Jump to content

Jtv-69 Neck Finish - Glossy Vs Matte


Recommended Posts

Hello.  I have an older JTV-69 that I bought used (not sure year, but probably when they first came out), and the neck finish is on the glossy side (maybe more like semi-gloss).  From playing a new model JTV-69, I noticed that the neck finish is very matte, almost feeling like bare wood.  I much prefer the feel of the older neck with the glossy finish.

 

Does any one know when Line 6 switched finishes? 

Link to comment
Share on other sites

Hello.  I have an older JTV-69 that I bought used (not sure year, but probably when they first came out), and the neck finish is on the glossy side (maybe more like semi-gloss).  From playing a new model JTV-69, I noticed that the neck finish is very matte, almost feeling like bare wood.  I much prefer the feel of the older neck with the glossy finish.

 

Does any one know when Line 6 switched finishes? 

 

Can't say for sure, but they may not have changed anything. That satin finish doesn't last long. Oils and perspiration from your hands will literally polish it for you over time. Every guitar I've had with a satin finish neck [as opposed to a heavy, polished laquer] has been like that. Had mine little more than 2 months, and even in that short time, just from daily use the neck now looks and feels much different than it did out of the box...more of the "glossy" feel that you describe. Difference can easily be seen comparing the neck to the back of the headstock, which isn't getting handled at all. Don't even have to touch it...it's easily visible. So if the used one you bought was played a lot, it doesn't surprise me that it feels different from a newer guitar.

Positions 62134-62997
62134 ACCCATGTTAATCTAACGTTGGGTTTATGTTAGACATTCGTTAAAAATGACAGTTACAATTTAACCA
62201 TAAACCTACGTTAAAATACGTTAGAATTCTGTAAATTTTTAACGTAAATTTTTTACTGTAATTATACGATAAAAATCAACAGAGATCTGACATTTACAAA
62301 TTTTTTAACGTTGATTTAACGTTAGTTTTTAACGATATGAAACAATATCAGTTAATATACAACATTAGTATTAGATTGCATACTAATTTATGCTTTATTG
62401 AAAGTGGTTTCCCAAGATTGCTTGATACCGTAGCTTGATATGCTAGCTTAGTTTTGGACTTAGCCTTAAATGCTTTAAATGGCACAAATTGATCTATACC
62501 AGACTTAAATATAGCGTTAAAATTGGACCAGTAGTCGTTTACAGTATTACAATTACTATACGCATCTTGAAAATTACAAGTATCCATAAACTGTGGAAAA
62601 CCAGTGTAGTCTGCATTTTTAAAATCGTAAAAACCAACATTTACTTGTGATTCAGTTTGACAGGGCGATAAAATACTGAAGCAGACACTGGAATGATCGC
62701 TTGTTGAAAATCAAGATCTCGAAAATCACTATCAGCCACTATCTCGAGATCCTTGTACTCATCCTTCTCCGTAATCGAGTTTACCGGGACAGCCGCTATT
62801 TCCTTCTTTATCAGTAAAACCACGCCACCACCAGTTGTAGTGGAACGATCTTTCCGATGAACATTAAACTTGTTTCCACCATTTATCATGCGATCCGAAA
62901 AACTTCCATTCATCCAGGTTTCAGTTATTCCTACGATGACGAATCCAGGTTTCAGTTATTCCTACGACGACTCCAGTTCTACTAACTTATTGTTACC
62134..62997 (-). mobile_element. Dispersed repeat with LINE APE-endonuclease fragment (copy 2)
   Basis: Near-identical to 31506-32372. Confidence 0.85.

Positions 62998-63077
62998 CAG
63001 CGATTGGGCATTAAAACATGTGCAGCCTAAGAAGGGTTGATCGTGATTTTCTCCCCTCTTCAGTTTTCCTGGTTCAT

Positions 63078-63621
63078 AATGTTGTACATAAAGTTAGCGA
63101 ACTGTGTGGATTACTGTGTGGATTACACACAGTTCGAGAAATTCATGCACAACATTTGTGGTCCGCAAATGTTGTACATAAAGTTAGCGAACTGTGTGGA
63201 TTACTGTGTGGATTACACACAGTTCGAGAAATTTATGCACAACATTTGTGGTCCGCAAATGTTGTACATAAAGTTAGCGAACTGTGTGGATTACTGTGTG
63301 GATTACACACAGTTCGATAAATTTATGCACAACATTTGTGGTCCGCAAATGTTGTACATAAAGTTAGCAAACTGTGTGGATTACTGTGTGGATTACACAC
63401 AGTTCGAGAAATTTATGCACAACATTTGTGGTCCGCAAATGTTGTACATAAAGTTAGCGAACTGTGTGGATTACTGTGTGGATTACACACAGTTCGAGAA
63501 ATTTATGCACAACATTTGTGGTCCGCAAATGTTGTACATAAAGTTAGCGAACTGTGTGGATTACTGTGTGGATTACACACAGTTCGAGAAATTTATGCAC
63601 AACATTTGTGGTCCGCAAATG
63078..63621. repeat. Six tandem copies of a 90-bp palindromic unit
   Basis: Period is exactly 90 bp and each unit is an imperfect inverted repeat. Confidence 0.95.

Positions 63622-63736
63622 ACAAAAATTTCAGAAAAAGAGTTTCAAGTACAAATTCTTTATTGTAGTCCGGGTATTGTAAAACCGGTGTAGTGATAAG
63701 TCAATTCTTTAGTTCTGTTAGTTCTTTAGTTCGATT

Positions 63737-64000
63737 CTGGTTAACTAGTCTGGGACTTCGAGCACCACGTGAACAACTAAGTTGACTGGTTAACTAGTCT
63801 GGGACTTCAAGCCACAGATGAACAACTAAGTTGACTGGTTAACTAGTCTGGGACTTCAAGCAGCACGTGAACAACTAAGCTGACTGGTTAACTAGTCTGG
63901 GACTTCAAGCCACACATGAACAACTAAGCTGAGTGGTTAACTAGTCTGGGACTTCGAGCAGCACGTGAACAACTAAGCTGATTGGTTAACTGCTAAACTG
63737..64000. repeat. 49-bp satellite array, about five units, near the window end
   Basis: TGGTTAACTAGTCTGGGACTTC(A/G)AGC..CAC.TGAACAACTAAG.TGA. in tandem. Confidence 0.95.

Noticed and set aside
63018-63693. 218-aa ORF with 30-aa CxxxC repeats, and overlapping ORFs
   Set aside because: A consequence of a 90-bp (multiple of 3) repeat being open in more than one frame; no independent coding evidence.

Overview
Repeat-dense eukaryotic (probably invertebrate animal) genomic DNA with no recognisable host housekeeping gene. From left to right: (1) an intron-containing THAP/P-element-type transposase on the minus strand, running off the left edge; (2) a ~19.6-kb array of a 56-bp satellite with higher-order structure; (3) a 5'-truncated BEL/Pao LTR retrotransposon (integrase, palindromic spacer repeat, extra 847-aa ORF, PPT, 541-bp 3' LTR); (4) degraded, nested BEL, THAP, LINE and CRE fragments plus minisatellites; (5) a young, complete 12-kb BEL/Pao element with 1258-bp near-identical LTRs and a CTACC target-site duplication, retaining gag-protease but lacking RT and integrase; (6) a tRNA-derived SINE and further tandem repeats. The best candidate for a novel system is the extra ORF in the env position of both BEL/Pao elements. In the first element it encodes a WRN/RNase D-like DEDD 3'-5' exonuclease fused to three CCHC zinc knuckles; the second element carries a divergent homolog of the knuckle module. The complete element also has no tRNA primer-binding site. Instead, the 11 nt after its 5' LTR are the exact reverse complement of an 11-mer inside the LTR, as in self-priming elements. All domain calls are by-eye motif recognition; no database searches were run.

Link to comment
Share on other sites

make sure you do not get any of the steel wool inside the guitar. I'm sure it can short circuit it if you do.

 

I suppose it could...if wou wedged an entire pad of the stuff in next to your switches and pots, but I don't think the little shavings pose much of a risk. I've been using ultra fine steel wool to get crud off of fretboards and to smooth the backs of necks for years, and never gave it a second thought....unless you have the pickguard or backplates off at the same time, it's nearly impossible to screw anything up. And even then you're using it on the neck.

Link to comment
Share on other sites

typical guitars wouldnt like be too bothered... but the variax has a circuitboard etc that could easily end badly...

 

I suppose it could...if wou wedged an entire pad of the stuff in next to your switches and pots, but I don't think the little shavings pose much of a risk. I've been using ultra fine steel wool to get crud off of fretboards and to smooth the backs of necks for years, and never gave it a second thought....unless you have the pickguard or backplates off at the same time, it's nearly impossible to screw anything up. And even then you're using it on the neck.

Link to comment
Share on other sites

make sure you do not get any of the steel wool inside the guitar. I'm sure it can short circuit it if you do.